The number of people waiting for an organ transplant has risen to five-year high as a result of the coronavirus pandemic, new figures show.
The NHS has issued an "urgent plea" to people to make their loved ones aware about their wishes surrounding donation after the numbers waiting for a transplant increased.
NHS Blood and Transplant (NHSBT) said that an estimated 6,700 people are currently in need of a transplant across the UK - up from 6,138 prior to the start of the pandemic.
While services have made a "strong recovery" and deceased donor transplants are now back to pre-Covid levels, NHSBT said that an increase in public support is needed to help people on the list get the transplants they need.
Joe Walsh donated his kidney last year and told Premier the Church can look at organ donation from a Christian perspective.
"I do believe that as Christians, we know that everything we receive is from God, even our bodies," he said.
"It's a something that we steward for God and we should use to benefit other people. In fact, Christians kind of see God as an organ donor, because in Ezekiel 36: 26, we'll see that God has given us a new heart. So God has shared his heart with us, we are spiritually organ transplant recipients.
"That should affect both the way that we have gratitude and love for God, but also the compassion we have for the people around us and even the stranger."
The NHSBT has estimated that the increase in patients waiting - expected to be the highest since 2015/16 - comes after services were impacted by the effects of the pandemic.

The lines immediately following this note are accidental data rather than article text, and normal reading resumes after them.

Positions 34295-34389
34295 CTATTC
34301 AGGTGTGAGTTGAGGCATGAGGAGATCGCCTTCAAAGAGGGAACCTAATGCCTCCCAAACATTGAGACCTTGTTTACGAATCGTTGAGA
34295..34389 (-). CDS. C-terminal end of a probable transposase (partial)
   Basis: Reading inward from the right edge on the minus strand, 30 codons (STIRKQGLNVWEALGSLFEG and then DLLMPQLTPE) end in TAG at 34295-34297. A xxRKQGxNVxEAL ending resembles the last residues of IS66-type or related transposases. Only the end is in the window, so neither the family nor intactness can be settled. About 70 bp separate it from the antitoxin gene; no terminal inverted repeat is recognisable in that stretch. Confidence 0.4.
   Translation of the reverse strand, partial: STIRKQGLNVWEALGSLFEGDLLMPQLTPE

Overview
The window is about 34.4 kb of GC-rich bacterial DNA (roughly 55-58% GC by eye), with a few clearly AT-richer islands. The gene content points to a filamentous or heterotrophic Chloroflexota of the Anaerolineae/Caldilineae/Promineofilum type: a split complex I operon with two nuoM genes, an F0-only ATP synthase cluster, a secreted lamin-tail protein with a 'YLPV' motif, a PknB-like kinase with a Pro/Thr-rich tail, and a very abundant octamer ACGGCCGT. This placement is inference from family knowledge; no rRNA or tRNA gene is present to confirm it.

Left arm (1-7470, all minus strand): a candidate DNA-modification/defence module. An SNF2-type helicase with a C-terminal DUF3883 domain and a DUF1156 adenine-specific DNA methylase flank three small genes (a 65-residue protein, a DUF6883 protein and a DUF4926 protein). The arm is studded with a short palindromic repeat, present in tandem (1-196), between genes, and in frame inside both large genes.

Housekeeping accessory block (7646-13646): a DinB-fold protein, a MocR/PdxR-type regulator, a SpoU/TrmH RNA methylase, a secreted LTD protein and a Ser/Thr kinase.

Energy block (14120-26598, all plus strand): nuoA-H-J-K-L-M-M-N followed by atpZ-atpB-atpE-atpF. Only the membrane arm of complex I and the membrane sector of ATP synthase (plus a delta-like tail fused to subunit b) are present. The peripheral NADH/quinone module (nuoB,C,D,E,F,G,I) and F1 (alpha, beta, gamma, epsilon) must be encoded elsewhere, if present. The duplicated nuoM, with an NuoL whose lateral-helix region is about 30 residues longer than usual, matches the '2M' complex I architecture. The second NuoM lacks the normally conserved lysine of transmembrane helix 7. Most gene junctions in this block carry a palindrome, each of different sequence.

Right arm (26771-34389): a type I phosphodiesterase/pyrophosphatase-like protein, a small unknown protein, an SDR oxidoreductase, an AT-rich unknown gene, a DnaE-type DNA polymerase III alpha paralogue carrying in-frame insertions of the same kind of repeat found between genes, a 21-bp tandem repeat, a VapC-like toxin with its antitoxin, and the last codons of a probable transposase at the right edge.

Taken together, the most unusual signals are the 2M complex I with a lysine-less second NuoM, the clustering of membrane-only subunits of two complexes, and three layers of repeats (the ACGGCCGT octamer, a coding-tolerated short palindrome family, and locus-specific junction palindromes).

A number of transplants were put on hold due to the risk of recipients becoming immunosupporessed. And potential donors are not able to donate if they are positive for Covid-19, reducing the number of potential donors, NHSBT added.
It is hoped that the introduction of Max and Keira's law - making the organ donation system in England an "opt out" one - will lead to an increase in donors.
The law, which came into force in May, was named after Keira Ball, who died aged nine in 2017, and Max Johnson, now aged 12, who was saved by her heart.
The law in England follows a similar one introduced in Wales, which was introduced in 2015. Scotland is due to change to an opt-out system in Spring 2021.
Following the introduction of the law in England, families are still consulted before organ donation goes ahead, which is why health officials have implored people to make their wishes about donation known to their families.
NHSBT estimated that 2,500 "transplant opportunities" were missed due to families saying no to donating their relative's organs.
Walsh, who launched a campaign championing organ donation called 'Faith in Operation', said donating his kidney was one of the best experiences of his life.
"My recipient said that it was life transforming," he said. "She was able to play with her grandchildren again, and just do life normally, which is fantastic to hear. By contrast, it cost me little apart from time and a low risk operation.
"There are some risks which people should consider if they're wanting to look interest in kidney donation, I think it's something where the Church could really lead the way in increasing numbers of altruistic kidney donations and saving lives and ending suffering."
It said that 835 families declined to support organ donation in 2018/19 - with many families saying they did not know what their relative would have wanted.
Listen to Premier's interview with Joe Walsh here: